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If you receive an unidentified call or voicemail about your credit or debit card, and you believe it to be fraudulent, please hang up immediately and contact us at 800-475-1150. We are available to assist you.
Important Tips: Never provide your credit or debit card information to someone who calls you unsolicited. Be suspicious of any caller who asks for your personal information, such as your Social Security number or bank account number. If you are unsure about the legitimacy of a call, hang up and call us directly at 800-475-1150. We will never contact you to ask for your personal information. A message from Collins Community Credit Union will always include identification.
Before the weather turns frosty, learn how to build an emergency fund in a few short months to have just in case you end up at the mechanic come winter. And if you’re lucky to make it through the colder months without any car trouble, you can continue building your stash to have in case you need it to replace a faulty home appliance or have to visit the emergency room for a health issue.
Car repairs can range from $75 to thousands of dollars, depending what needs to be fixed. Try to save between $500 and $1,000 by early December, which can help you to meet your insurance deductible if needed or can help you cover the cost of most auto services.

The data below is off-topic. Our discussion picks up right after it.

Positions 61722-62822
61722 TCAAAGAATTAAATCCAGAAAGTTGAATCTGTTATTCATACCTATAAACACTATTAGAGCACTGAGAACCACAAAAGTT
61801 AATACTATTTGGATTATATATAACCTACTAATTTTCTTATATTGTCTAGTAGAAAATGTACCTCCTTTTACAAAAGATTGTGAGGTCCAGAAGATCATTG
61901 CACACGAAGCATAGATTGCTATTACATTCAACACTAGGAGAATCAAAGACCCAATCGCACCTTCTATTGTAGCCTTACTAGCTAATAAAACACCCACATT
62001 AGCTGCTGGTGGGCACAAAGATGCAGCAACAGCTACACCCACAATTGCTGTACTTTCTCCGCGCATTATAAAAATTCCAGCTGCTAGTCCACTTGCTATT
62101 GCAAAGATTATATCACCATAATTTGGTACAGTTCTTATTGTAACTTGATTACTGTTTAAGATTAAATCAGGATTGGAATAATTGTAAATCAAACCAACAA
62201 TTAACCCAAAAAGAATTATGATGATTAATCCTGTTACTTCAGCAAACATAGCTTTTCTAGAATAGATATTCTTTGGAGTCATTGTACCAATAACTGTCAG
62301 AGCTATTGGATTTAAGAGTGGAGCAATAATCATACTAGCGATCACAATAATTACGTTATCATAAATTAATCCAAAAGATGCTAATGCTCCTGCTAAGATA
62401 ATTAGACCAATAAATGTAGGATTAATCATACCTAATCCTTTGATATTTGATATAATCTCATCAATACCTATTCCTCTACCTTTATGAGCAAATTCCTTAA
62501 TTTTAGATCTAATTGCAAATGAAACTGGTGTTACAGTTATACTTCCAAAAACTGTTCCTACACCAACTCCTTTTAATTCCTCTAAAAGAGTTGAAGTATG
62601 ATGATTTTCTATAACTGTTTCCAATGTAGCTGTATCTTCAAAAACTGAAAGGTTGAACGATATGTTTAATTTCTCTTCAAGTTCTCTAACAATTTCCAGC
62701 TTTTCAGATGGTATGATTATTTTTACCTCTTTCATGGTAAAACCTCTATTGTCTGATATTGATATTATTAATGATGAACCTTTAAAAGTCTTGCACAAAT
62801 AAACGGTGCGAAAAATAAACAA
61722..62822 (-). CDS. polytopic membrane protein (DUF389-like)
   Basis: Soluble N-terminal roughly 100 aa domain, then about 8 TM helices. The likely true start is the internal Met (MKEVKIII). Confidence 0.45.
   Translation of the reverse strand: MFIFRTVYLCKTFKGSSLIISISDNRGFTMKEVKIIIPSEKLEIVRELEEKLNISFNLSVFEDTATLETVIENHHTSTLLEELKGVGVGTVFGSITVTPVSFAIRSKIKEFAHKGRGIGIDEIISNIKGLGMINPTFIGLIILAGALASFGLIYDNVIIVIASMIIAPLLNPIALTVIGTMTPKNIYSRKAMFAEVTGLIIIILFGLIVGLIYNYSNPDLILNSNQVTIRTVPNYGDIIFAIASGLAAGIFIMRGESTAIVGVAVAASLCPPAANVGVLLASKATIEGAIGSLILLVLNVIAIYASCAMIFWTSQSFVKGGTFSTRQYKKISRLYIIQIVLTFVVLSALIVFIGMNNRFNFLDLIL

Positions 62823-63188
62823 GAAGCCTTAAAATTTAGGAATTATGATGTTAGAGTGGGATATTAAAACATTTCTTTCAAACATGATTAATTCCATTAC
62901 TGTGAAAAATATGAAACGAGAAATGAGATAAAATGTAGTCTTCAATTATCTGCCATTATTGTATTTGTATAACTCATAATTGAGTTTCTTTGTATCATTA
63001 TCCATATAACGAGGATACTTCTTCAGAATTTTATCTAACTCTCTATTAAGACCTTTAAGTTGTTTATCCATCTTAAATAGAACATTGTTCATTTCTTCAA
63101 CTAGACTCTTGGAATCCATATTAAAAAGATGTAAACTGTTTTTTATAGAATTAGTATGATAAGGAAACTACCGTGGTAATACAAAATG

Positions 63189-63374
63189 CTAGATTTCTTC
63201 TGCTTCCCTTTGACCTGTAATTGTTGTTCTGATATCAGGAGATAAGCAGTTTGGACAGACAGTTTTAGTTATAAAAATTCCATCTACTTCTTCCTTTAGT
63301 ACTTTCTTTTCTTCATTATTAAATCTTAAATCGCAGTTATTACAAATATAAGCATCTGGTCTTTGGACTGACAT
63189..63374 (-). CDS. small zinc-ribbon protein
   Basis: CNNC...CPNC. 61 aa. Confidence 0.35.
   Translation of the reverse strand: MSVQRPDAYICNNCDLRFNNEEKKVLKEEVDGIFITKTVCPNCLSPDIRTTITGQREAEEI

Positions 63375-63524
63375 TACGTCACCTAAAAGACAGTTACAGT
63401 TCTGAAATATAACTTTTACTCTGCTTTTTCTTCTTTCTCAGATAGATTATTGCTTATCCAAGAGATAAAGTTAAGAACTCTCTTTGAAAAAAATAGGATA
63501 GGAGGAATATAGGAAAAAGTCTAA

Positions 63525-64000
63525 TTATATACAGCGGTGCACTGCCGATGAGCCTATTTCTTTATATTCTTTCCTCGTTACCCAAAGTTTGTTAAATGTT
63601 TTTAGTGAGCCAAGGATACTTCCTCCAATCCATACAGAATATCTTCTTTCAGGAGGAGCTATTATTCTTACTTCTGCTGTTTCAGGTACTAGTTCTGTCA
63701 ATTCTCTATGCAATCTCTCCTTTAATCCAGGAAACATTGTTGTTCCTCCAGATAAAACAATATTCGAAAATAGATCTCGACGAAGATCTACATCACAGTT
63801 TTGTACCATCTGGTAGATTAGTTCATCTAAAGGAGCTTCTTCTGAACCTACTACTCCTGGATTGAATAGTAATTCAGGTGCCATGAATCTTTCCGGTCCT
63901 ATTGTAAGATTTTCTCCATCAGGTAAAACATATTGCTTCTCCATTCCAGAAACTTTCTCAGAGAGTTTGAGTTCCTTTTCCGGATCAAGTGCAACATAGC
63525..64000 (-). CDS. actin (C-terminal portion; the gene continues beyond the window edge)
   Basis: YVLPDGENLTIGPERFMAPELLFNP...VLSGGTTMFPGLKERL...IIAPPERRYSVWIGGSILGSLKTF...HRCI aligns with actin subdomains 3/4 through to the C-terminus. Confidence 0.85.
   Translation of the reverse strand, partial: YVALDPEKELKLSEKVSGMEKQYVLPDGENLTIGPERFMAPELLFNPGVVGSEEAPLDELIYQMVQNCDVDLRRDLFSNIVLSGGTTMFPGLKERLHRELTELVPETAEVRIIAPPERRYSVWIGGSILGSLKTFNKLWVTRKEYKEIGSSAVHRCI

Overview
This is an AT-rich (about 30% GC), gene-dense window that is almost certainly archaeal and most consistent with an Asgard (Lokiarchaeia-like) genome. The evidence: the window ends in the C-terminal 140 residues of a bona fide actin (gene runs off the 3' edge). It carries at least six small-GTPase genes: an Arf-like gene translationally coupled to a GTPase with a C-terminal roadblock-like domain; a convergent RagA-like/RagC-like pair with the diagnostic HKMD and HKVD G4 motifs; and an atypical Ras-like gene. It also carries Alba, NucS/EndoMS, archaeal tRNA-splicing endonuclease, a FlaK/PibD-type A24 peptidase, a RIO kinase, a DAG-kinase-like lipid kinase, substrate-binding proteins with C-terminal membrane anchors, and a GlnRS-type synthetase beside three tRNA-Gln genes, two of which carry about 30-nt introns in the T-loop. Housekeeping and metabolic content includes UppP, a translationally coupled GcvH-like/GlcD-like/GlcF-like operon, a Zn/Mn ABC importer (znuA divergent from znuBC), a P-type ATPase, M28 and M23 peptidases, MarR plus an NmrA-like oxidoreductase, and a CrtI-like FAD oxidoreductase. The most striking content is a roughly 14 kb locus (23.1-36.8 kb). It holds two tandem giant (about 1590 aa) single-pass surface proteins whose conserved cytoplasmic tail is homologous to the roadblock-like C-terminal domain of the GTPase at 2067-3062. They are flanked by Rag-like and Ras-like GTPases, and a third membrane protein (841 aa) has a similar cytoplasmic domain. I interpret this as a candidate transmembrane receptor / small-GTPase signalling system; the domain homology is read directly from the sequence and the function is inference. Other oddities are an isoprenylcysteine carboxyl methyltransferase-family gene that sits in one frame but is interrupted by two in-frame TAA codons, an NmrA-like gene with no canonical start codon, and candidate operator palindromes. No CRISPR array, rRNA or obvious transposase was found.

Plan to stockpile your savings in a high-interest savings account to help you earn the most money possible. After all, every penny counts!
Set a monthly savings goal. Whether it’s $50 or $500 you want to save each month, the best way to accomplish your goal is to make arrangements with your employer’s human resources department and your bank to have a particular amount automatically deposited from your paycheck into a separate savings account. Out of sight, out of mind - and it grows while you aren’t looking!
Cut discretionary expenses. Sure, having new lip gloss colors and special dog toys for your pup delivered to your front door each month is a nice surprise for you and Sparky, but subscription boxes and extra expenses, like treating yourself to a hot latte every morning, add up fast. Try to eliminate unnecessary costs for a few months in favor of building your emergency fund. You can always resume your monthly Ipsy delivery and Netflix access once you’ve met your savings goals.
Consider supplemental income. It can be difficult to take a second job when you already have other commitments, like spending time with your family or attending a weekly meeting for the board you sit on, but a second job doesn’t require the same hours as your primary position. You can pick up a couple shifts at the coffee shop down the road, walk dogs, take surveys, deliver groceries, or start a blog and take home a few hundred extra bucks each month with minimal hours spent.
Sell things you no longer use. Whether you have stacks of college textbooks you haven’t looked at in years, a spare room full of old nursery furniture and toys your children have outgrown, or gift cards to restaurants you never frequent, you can always list these items on digital marketplaces and make some fast cash. Just be sure to deposit your newfound money in your emergency fund!
It’s important to leave these funds untouched unless you’re withdrawing them to fix your car, especially because it can be the difference in experiencing short-term financial strain or sinking into debt. As fun as it would be, picking out extravagant holiday gifts or meeting friends for dinner and drinks after a rough day at work do not constitute as an emergency. Keep the funds tucked away in the credit union so you can watch the account grow, then sigh with deep relief if you end up needing the dollars.